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SpaceX turned to fast-igniting fuel for its capsule escape system. That could be part of the accident probe

SpaceX turned to fast-igniting fuel for its capsule escape system. That could be part of the accident probe
SpaceX's Falcon 9 rocket, with its Crew Dragon capsule attached, rolls out of the company's hangar at NASA's Kennedy Space Center in Florida in January 2019. (NASA / SpaceX)

During the Apollo era, NASA astronauts relied on a rocket tower at the top of the capsule to pull them safely away in case of an emergency. If it wasn’t used, the tower was jettisoned after the Saturn V rocket had reached about 295,000 feet.

But when SpaceX and Boeing Co. set out to build a new capsule, NASA decided to maintain the escape function all the way to orbit. In SpaceX’s case, that means building thrusters into the sides of its Crew Dragon — a move that also simplifies the number of staging events. Those SuperDraco thrusters are powered by monomethylhydrazine and nitrogen tetroxide — propellants that, when combined, immediately ignite.

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The combination of those propellants may be scrutinized as part of the investigation into an accident Saturday during a “static fire” test of a Crew Dragon’s SuperDraco engines in Florida. The “anomaly,” as SpaceX and NASA described it, sent up a plume of orange smoke — a sign, experts say, that could indicate nitrogen tetroxide was involved.

Neither SpaceX nor NASA would say whether the Crew Dragon test capsule — the same one that flew on a first, uncrewed test flight to the International Space Station in March — was lost in the explosion. Hawthorne-based SpaceX said no one was injured and that teams from the company were investigating and “working closely with our NASA partners.”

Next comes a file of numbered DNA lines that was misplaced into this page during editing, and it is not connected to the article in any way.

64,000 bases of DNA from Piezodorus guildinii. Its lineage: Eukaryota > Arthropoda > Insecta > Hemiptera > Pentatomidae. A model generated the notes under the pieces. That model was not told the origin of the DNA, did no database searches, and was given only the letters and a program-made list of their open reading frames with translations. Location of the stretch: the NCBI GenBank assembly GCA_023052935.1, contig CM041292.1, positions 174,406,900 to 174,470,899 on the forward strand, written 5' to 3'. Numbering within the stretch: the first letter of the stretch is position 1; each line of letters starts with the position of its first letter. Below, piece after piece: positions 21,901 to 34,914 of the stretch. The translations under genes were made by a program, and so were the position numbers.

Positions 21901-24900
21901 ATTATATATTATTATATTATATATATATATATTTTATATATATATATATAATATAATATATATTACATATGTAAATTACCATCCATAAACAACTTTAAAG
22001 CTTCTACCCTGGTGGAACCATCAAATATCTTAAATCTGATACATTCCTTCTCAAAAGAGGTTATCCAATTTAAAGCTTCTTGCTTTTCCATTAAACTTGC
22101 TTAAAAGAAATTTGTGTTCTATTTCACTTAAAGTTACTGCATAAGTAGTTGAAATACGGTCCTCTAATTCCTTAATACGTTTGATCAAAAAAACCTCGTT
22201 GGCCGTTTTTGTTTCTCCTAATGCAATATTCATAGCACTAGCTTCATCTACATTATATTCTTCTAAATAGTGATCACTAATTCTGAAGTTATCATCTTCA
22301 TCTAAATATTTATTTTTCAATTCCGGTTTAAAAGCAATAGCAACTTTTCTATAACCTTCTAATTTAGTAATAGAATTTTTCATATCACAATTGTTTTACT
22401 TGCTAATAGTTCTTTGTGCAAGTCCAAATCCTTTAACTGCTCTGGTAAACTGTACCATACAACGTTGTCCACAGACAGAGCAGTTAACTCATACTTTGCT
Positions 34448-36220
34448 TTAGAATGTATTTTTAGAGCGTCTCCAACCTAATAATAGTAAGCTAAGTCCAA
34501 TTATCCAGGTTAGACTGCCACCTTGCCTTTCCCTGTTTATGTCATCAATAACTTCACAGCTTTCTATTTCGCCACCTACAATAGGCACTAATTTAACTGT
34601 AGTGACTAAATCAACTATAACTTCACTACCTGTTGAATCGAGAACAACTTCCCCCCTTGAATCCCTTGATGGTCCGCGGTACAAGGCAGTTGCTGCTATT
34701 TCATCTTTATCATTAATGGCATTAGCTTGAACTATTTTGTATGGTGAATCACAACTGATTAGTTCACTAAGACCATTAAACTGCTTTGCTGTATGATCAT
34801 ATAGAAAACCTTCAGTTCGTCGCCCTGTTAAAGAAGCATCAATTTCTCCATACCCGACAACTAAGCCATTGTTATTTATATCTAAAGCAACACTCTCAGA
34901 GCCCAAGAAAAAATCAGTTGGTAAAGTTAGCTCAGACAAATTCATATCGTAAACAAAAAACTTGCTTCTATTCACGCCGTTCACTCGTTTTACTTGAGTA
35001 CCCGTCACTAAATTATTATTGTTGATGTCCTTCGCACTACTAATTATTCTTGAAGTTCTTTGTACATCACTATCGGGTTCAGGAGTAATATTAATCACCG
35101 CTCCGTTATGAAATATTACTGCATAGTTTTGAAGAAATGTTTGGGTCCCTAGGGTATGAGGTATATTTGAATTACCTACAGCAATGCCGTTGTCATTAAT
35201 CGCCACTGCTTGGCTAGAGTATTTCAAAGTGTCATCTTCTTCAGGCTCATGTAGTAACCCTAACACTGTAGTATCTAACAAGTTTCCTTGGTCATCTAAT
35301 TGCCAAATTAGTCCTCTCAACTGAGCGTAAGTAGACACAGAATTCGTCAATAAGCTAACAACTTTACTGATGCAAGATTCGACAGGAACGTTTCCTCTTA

The very purpose of the SuperDraco engines — almost instantly spiriting away astronauts from the rocket during an emergency — explains the decision to use those so-called hypergolic propellants, said David Barnhart, director of USC’s space engineering research center.

“You don’t have to wait for an igniter,” he said. “You get instant thrust.”

During a 2015 test of the capsule’s abort system, the Crew Dragon’s eight SuperDraco engines fired up, and each instantly produced about 15,000 pounds of thrust, according to a NASA statement at the time.

Hypergolic propellants have been used in other spacecraft, dating back to the engine that powered the upper section of the Apollo lunar module. The space shuttle used them in its orbital maneuvering system, allowing the shuttle to move through space.

Satellites also use them to maneuver, said Ray Lugo, director of the University of Central Florida’s Florida Space Institute and former director of the NASA Glenn Research Center in Cleveland.

The propellants can be easily stored, unlike liquid oxygen, which needs to stay cold, said Phil Westmoreland, a professor in the department of chemical and biomolecular engineering at North Carolina State University.

And unlike a solid rocket booster, which simply burns down once it is ignited, hypergolic propellants can be controlled through opening and closing valves in the rocket engine chamber. That helps throttle thrust, depending on how much is needed, Barnhart said.

But hypergolic fuels must be handled carefully, Westmoreland said. When researching how to improve the safety of the materials, he said, his group would isolate the two different types of propellants on two separate sides of the working area.

“These react together,” he said. “That’s why you have to be extra careful.”

SpaceX said it had been conducting a series of engine tests Saturday on the Crew Dragon capsule. While initial tests were successfully completed, the final one “resulted in an anomaly on the test stand,” SpaceX said in a statement at the time.

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